The following 2002 essay was written by William H. Gerdts, Professor Emeritus, Graduate School of the City University of New York, for the illustrated catalogue Masters of Light: Plein-Air Painting in California 1890-1930, ISBN 0-971-4092-3-4 (cloth), which accompanied the exhibition, Masters of Light, the first ever international exhibition of California plein air paintings to tour Europe. The essay is reprinted with permission of The Irvine Museum and without illustrations. If you have questions or comments regarding the essay, or wish to purchase a copy of the catalogue, please contact The Irvine Museum directly through either this phone number or web address:
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Another of Wendt's finest paintings done along the coast, some miles north of Laguna Beach, is CRYSTAL COVE (Private Collection), painted in 1912, three years earlier than THE SILENT SUMMER SEA. The site was also the setting for Jack Wilkinson Smith's CRYSTAL COVE STATE PARK, a ravishing juxtaposition of cliffs, rocks, ocean, and cloud-filled sky, all tinged with myriad touches of alternating prismatic colors. Despite the ruggedness of the scenery, the painting exudes a sense of peace and harmony, in an unspoiled natural paradise; indeed, California itself was deemed "An Artist's Paradise" by the earlier California painter-sculptor, Gutzon Borglum. When Smith's picture was on view at Cannel and Chaffin Gallery in Los Angeles in the autumn of 1920, it was reproduced in California Southland with the caption: "Calm and serene, infinite in its power to solace, this picture speaks to us of Peace." Smith, too, had grown up in Chicago, where he studied at the Art Institute and was influenced by Wendt. He was first in California in 1906, later becoming active in the California Art Club as well as the Laguna Beach Art Association. In California, Smith specialized in two themes, both of which highlighted rocky masses - craggy sunlit coastal scenes and views in the high Sierras.
The artist who displayed singular devotion to the painting of the coast at Laguna was Frank Cuprien, whose AN EVENING SYMPHONY is characteristic of his stock theme - a quiet panorama of waves rolling into shore. "Shore" itself is almost absent, and the picture consists of two horizontal bands of water and sky, enlivened by the glint of sunlight on the water and a soft atmospheric haze in the distance. Cuprien's format is a very traditional one, depicting slow, incoming tides in opalescent colors, and recalls the eastern shore pictures painted by William Trost Richards in the 1870s and after, but Cuprien infused a gentle chromaticism into these compositions that allied them with Impressionism. Evening scenes appear to have held special attraction for the artist. Cuprien had studied in New York and Philadelphia - where he had received criticism from Richards, an artist whom he greatly admired - before studying in Munich and Paris. After returning to the United States, he was in Florida and Texas before moving to California around 1912, living in Santa Monica, on Catalina Island, and in 1914 building a studio in Laguna Beach on a bluff off of the Pacific Coast Highway, overlooking the ocean. A founder of that town's Art Association, Cuprien served as president in 1921.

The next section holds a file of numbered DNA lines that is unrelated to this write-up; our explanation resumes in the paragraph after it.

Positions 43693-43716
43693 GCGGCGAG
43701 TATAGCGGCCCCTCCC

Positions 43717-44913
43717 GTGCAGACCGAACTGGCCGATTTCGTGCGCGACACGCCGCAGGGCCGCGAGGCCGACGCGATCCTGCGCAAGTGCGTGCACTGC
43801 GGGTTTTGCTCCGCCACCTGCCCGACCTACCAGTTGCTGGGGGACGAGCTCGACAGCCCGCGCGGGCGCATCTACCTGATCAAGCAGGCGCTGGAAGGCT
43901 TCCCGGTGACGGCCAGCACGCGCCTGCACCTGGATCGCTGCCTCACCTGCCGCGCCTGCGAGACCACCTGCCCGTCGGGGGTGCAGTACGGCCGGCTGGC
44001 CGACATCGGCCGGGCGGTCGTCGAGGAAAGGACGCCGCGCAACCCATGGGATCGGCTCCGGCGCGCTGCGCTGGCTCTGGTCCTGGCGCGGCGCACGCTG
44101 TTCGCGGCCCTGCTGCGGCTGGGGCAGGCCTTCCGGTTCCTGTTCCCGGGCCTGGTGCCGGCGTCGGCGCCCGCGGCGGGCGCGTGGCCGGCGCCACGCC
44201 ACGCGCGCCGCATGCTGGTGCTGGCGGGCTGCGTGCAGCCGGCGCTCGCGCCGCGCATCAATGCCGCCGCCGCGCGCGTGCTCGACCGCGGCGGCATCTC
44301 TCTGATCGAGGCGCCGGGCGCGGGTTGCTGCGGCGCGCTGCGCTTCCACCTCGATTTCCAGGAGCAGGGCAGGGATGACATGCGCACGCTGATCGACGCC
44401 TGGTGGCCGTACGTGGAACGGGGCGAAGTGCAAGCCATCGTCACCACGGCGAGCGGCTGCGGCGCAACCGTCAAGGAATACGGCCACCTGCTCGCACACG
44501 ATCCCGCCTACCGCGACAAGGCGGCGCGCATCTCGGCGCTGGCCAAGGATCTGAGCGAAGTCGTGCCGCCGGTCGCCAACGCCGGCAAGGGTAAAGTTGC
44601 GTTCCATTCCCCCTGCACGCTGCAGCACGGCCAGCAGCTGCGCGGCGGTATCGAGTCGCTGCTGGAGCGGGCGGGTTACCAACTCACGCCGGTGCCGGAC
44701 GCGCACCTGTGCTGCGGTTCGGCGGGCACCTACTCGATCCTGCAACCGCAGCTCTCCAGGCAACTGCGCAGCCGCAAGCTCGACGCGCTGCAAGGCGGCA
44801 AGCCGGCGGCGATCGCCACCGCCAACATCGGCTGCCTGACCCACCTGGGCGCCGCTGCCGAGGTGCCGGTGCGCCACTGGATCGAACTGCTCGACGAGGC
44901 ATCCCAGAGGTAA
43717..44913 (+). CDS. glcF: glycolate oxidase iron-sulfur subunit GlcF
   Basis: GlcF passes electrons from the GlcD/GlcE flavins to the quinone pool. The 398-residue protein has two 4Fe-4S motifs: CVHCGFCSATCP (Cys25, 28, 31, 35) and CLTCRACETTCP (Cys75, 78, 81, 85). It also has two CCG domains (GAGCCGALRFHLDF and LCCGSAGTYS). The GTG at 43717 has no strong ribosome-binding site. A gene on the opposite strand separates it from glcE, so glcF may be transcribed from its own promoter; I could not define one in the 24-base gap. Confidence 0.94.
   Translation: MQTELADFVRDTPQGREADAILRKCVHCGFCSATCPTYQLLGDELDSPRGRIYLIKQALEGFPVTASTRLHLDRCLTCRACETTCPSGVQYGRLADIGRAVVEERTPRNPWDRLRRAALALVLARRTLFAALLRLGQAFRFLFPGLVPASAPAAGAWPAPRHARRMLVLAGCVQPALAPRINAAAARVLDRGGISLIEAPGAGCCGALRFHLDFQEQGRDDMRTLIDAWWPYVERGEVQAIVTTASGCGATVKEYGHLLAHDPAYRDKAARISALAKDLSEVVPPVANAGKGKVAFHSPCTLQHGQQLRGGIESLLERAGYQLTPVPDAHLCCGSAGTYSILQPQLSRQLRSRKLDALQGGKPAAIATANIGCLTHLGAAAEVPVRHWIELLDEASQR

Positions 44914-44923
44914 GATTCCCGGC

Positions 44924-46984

Anna Althea Hills was one of the most active members of the Laguna Beach art colony and the Art Association. In 1912 Hills moved to California, having previously studied at the Art Institute of Chicago and in New York at the Cooper Union and with Arthur Wesley Dow before going on to Paris. During those years she had been a figure painter, but once in California, she appears to have become totally devoted to landscape. She settled in Laguna Beach in 1913 and played a dominant role in the organization of the Art Association, of which she was president from 1922 to 1925 and again from 1927 to 1930. .Hills's paintings, both interior scenes of valleys and mountain formations, and coastal views such as THE SPELL OF THE SEA (LAGUNA BEACH NEAR MOSS POINT) of 1920, make use of the smaller, often broken brushwork and variegated coloration of orthodox Impressionism, reflecting, perhaps, some influence of Guy Rose. Like Rose, she delighted in the undulation of the eucalyptuses' sinuous trunks supporting their feathery foliage. Small figures of several women appear in the lower left, in beneficent Nature.